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Two months after Innovative Physician Solutions Risk Retention Group moved to Vermont from Arizona, Chief Operating Officer Mark Tabler said he and the RRG's board of directors are “absolutely thrilled.”
“There are significant cost savings and a tremendous captive knowledge base in Vermont,” he said.
The move of the 10-year-old RRG, which provides professional liability coverage to about 400 physicians, is among several dozen captives that changed domiciles in the past year.
In Vermont, 11 of the 33 captive insurers state regulators licensed in 2015 were redomestications; Delaware reported 10 redomestications; Tennessee, seven; while Nevada, North Carolina and Texas each had four captives and Georgia had two captives that moved to those states from other domiciles.
“Clearly, redomestications have been on the upswing,” said John Lochner, a director at Willis Towers Watson P.L.C. in Hartford, Connecticut.
“There definitely has been an increase in redomestications,” said Nancy Gray, regional managing director of the Americas at Aon Risk Solutions in Burlington, Vermont.
A key driver of the moves has been states passing legislation allowing captive formations or enhancing their captive laws, such as reducing their premium taxes, experts say.
That has been particularly relevant for organizations who years ago set up a captive in another state because their home state lacked an attractive captive statute. Today, nearly three dozen states have captive laws.
In some newer domiciles, such as Texas, whose 11 captive formations included four redomestications, captive growth has been fueled in part by the state's ability to attract captives licensed in other states and whose parents are located in states that now have attractive captive statutes, said Texas Captive Insurance Association President Josh Magden.
“So many organizations are based here. They want their captives to be in their home state,” said Ellyn Casazza, a senior vice president in Atlanta at Marsh Captive Solutions and president-elect of the Texas Captive Insurance Association.
It's easier to do business in a state where the parent is located, said Irving Pozmantier, president of Alternative Insurance Strategies L.L.C. in Houston, which helped a Texas-based real estate development company redomicile its captive to Texas from Arizona.
Moving a captive to a parent's home state reduces costs and saves time, such as travel to captive board meetings, Aon's Ms. Gray said.
In addition, captive sponsors may look to move their captives to new domiciles for other cost savings.
For example, captive examination fees in Vermont are substantially lower than many other domiciles because the state's captive unit does those examinations rather than contracts them out to outside firms, said Troy Winch, vice president and director of captive insurance at Risk Services L.L.C. in Sarasota, Florida.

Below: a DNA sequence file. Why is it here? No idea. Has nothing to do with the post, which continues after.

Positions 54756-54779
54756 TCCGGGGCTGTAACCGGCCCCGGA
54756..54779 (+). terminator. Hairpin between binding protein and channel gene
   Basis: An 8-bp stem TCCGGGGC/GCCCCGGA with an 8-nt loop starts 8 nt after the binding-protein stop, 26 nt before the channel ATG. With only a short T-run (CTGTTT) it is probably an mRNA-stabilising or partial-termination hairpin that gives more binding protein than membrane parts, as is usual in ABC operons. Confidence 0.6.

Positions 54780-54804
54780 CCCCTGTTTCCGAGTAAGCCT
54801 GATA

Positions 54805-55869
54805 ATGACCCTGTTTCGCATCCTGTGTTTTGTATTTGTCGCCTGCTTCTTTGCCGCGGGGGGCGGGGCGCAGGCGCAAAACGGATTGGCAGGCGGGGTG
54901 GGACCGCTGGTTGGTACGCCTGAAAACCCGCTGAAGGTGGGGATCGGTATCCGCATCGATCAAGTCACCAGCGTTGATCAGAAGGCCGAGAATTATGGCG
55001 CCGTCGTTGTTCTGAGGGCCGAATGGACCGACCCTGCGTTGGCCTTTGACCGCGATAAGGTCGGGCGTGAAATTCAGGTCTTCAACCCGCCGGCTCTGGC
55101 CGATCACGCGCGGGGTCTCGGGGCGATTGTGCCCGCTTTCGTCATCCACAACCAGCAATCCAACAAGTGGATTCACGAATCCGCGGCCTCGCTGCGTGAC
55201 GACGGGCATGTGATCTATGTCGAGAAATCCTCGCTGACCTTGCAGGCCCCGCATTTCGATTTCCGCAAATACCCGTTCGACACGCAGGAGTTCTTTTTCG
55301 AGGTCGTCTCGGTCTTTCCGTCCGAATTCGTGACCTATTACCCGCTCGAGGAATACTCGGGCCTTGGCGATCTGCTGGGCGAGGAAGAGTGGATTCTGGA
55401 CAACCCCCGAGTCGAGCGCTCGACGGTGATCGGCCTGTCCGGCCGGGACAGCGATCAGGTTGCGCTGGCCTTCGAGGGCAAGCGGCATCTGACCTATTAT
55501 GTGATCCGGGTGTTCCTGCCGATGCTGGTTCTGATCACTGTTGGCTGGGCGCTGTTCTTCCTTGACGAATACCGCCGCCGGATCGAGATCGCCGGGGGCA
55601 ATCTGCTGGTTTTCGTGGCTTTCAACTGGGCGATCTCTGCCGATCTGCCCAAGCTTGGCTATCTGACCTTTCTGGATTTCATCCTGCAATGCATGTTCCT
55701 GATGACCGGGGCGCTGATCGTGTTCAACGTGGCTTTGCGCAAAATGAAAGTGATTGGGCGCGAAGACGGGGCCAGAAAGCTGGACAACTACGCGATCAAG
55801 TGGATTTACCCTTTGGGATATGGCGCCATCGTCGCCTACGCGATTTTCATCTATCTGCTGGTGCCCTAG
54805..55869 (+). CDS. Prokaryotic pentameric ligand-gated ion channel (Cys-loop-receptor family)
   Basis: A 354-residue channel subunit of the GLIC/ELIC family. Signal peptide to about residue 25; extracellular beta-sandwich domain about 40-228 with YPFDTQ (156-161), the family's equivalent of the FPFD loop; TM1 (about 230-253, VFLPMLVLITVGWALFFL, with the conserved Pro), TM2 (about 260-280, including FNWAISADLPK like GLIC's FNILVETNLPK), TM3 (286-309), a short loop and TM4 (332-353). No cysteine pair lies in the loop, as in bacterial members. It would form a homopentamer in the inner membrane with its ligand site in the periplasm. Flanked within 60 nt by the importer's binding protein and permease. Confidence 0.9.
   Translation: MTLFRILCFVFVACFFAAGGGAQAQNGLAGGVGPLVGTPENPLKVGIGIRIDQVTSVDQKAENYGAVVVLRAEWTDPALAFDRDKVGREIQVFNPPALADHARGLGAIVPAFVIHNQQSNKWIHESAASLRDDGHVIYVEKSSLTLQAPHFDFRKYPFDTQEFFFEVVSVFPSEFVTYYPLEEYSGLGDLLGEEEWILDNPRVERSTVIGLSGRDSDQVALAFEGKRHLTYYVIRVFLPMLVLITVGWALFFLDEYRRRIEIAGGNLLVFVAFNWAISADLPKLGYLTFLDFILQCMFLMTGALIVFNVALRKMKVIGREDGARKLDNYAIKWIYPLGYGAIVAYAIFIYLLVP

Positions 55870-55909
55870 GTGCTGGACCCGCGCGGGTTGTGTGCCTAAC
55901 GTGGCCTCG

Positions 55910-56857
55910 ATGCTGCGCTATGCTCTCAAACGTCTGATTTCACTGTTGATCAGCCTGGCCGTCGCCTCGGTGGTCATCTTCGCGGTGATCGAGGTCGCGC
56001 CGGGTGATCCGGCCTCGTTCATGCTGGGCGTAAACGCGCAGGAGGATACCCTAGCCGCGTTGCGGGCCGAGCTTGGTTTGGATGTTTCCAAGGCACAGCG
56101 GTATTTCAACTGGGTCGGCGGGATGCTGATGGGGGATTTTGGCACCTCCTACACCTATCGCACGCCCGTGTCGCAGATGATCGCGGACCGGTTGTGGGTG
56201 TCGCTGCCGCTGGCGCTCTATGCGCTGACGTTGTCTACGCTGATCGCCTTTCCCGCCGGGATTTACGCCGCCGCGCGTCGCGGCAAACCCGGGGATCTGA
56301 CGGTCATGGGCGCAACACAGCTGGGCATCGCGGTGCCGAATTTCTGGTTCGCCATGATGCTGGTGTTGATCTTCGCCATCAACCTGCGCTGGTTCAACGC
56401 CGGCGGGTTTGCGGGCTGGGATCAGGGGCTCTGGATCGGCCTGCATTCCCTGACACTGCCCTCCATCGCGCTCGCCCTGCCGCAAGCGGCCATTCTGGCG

Another factor driving parent companies to move captives to their home state is what is known as self-procurement taxes. Many states assess the tax on premiums paid to captives licensed outside their home state. Those taxes can be costly, often 4% to 5% of premiums.
“A company may say, Why should it pay a 4% self-procurement tax?' when it can pay a fraction of that amount if its captive is domiciled where it is based,” said Charles J. Lavelle, a senior partner at law firm Bingham Greenebaum Doll L.L.P. in Louisville, Kentucky.
Concerns about offshore domiciles being known as tax havens also have prompted companies to move their captives to the United States.
“It is a perception issue. Some companies don't want to be perceived as doing business offshore,” said David Snowball, Utah's director of captive insurance in Salt Lake City.
To be sure, many captive parents have no intention of moving their domicile.
“There are many reasons why we have stayed in Vermont, not the least of which is their well-deserved reputation for being a fair and thoughtful regulator,” said Pamela Davis, president and CEO in Santa Cruz, California, for the Alliance of Nonprofits for Insurance Risk Retention Group, which was licensed in Vermont in 2000 and provides a wide range of coverages, including general liability and coverage for cyber liability.
“The regulators are efficient and prompt when we need them to be. We have periodically looked at moving to another state, but after investigating, have consistently confirmed that United Educators is better off staying in Vermont,” said Janice Abraham, president and CEO in Bethesda, Maryland of United Educators Risk Retention Group, which has been based in Vermont since 1987 and provides, among other things, general and legal liability coverages.
Captive insurers, which large companies have long used to cover traditional risks such as commercial general liability and workers compensation, are being used more often by smaller companies as well as organizations looking to cover nontraditional risks.